#HaltonWasteChallenge – The Year Completed!
Hello Friends of Halton Green Screens,
My waste-free year officially ended at 9pm on Saturday October 8! In many ways it was anticlimactic because very little will change, but I am now actively looking for a secondhand garlic press 🙂 For the most part though, my waste-free year will now just be my waste-free life.
When the year first started, I was so overwhelmed that I was having nightmares about producing waste and filling up my little bin. There were tough decisions throughout, and my will power was tested many times, but for the most part the challenge became second nature and the nightmares faded. It’s been such a great experience completing the #HaltonWasteChallenge, especially with the well over 1000 commitments we got from children and youths at Halton schools. If any of you are reading this, I hope you know that every one of you has the power to change the world. Never let anybody tell you that the choices you make won’t make a difference, because they do. Keep working together to protect this beautiful planet that we call home!
I did my public weigh-in at our screenings of “Greenvaders” on October 12 and 13. In 2015, Halton residents produced an average of 151 kg of household waste per person. My little waste bin, while overflowing slightly, weighed 1.1 kg. That leaves me with room for improvement but I feel pretty good about it! Thank you so much to everybody who joined me in any way, whether by participating in the challenge, reading the blog, giving me feedback/suggestions, or simply by being kind and supportive. I am lucky to have a strong support system in my amazing family and friends. Thank you to every one of you who cheered me on and went out of your way to help me avoid waste even at holidays and social gatherings.
What’s In My Bin
Most of what was in my bin was food related, and mostly packaging from grocery items. Most of what’s in the picture (above, left) is from items I bought before starting the challenge. A few are kitchen items that broke during the year. A few are packages from food that other people bought for me. There are 3 straws from restaurants: one because they brought water as we sat down, one because my family got there before us and ordered our water, and one because I asked for no straw, they misunderstood, and we ended up being the only ones in the restaurant with straws in our water. There are a few of the plastic films from the tops of tofu containers because for some recipes the tofu that comes in cardboard doesn’t work well. There are a bunch of stickers from fruits.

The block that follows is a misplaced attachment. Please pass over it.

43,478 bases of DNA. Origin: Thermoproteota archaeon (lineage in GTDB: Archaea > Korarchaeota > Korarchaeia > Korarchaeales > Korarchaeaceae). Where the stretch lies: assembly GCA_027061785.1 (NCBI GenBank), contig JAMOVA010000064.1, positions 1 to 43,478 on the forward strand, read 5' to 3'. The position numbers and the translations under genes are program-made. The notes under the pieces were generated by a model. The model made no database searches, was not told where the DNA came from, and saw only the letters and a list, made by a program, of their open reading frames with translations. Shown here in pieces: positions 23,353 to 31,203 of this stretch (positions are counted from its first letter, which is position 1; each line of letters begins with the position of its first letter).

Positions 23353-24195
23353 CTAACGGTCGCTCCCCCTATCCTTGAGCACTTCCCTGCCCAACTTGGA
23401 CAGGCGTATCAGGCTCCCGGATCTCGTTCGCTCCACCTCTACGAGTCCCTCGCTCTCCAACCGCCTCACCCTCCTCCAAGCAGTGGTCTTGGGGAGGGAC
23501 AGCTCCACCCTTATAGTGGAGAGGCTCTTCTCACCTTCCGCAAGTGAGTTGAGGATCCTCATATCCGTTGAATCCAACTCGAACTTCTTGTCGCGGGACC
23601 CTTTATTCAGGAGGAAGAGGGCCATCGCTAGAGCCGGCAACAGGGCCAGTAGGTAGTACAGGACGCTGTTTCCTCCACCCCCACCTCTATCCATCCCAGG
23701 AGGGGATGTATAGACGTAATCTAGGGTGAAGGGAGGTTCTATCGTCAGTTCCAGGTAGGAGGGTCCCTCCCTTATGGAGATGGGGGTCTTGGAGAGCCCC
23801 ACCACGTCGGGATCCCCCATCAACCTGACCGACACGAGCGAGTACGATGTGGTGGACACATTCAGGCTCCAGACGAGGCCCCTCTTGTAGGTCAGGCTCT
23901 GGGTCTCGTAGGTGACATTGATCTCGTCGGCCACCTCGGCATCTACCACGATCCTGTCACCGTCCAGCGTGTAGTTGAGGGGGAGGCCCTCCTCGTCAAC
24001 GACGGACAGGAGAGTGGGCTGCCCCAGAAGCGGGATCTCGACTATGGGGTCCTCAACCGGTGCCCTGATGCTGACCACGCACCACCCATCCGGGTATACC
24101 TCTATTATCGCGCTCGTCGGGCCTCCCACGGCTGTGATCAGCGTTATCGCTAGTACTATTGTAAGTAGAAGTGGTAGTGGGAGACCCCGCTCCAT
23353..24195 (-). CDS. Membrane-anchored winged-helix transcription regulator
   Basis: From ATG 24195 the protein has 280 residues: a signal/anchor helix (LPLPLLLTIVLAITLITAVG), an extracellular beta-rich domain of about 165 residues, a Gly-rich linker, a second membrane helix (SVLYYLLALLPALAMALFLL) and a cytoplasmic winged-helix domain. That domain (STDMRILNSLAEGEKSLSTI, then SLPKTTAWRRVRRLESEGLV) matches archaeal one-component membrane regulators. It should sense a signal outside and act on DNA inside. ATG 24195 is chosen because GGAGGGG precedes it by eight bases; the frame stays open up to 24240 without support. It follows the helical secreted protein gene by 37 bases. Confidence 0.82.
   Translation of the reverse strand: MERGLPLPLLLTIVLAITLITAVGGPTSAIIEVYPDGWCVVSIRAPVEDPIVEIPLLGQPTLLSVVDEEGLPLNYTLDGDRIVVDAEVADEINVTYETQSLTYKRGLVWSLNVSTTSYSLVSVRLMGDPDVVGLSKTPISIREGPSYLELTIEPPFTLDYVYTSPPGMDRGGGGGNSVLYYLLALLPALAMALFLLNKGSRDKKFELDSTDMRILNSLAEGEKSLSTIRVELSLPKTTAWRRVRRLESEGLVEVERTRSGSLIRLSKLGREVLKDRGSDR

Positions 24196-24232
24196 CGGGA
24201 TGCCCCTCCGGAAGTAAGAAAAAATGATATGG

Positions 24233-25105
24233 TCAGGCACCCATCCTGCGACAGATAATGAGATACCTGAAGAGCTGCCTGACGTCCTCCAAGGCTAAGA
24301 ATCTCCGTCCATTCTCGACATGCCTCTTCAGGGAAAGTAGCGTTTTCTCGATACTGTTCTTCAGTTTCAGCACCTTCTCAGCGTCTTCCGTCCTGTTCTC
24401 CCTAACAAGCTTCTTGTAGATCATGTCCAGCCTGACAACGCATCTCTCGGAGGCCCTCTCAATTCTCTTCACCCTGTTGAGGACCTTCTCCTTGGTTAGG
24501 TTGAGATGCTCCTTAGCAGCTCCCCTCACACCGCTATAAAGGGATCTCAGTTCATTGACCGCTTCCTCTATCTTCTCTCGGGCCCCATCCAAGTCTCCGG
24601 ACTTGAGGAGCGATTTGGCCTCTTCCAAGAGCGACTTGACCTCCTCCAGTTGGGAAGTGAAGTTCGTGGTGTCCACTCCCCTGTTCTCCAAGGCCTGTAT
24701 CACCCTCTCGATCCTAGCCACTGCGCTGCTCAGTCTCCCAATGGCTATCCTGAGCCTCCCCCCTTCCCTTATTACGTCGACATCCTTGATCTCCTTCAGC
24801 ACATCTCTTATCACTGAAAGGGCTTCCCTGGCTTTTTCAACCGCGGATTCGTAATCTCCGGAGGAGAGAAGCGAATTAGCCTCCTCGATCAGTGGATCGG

Most of what’s in there of the stuff I bought myself during the challenge are 1) the plastic that goes around the top of my vegan “butter” containers and 2) plastic caps, mostly from soy and almond milk. Both of those items also came with other packaging, but it was recyclable. And both were fully avoidable. Something to work towards!
The picture on the right shows the other garbage. A few things baby related: the balloon we came home to after giving birth, a gift card, tags from secondhand (and a few new) baby items, and the wrapper from my prenatal vitamins. I had hoped to avoid these by eating a well-balanced diet but I had so many food aversions that I couldn’t eat well enough to feel confident I was getting what the baby needed. There is also half of a package from some dishwasher detergent (the other half went in Neelan’s garbage) and a bag that contains the landfill waste from a trip to the dentist.
My Year In Summary
No landfill waste:
With my one little bin only slightly overflowing after a year of saving my landfill waste I am pretty happy with how I did on this one! There were some items in there that I couldn’t do much to avoid (such as the occasional straw that was given to me at a restaurant after I asked them to skip it) and others that I definitely could have done more to reduce (such as the plastic strip that seals my vegan “butter”, which I never did end up making myself). For a full breakdown with pictures, see “What’s In My Bin” above.
Early on in the year I started becoming very aware of the “hidden” waste for which I was responsible. This is the stuff that wouldn’t end up in your personal household waste. Some of the big ones are medical waste and food waste at restaurants, since very few restaurants compost. I avoided most of the “hidden” food waste by bringing home any leftovers, napkins, and inedible parts of food (such as lemon rinds) to either eat or compost. I did not, however, ask the servers to bring me my share of the food waste produced behind the scenes. Medical waste was trickier, especially since I was pregnant for half the year and had a young baby for the other half. When possible, I brought home the paper from the exam tables to recycle and I refused the bib when I visited the dentist. At one dental appointment, the hygienist accidentally wiped some of her tools on my shirt out of habit.
As a new mom and a cat guardian, the biggest contributers to my landfill waste that I managed to avoid or eliminate were diapers and cat littler. Neelan and I are using cloth diapers for our little one, and we used them without much issue even while travelling and camping. For cat litter, I switched to little wood pellets that expand into flushable sawdust when wet. I bought them in bulk from a farm that makes them from wood waste and I prefer them over our old litter.
No excess packaging:
Eliminating excess packaging was a little bit more challenging, and more difficult to measure since I recycled any recyclable packaging I used each week. There are some food items that I still purchased in recyclable packaging (such as my vegan “butter” and vegans milks) but I also bought a lot of things in bulk and made a lot of things from scratch to completely avoid packaging. I made vegan mayonnaise, crackers, pierogies, marshmallows, chocolate, pesto, cookies, cake, and more.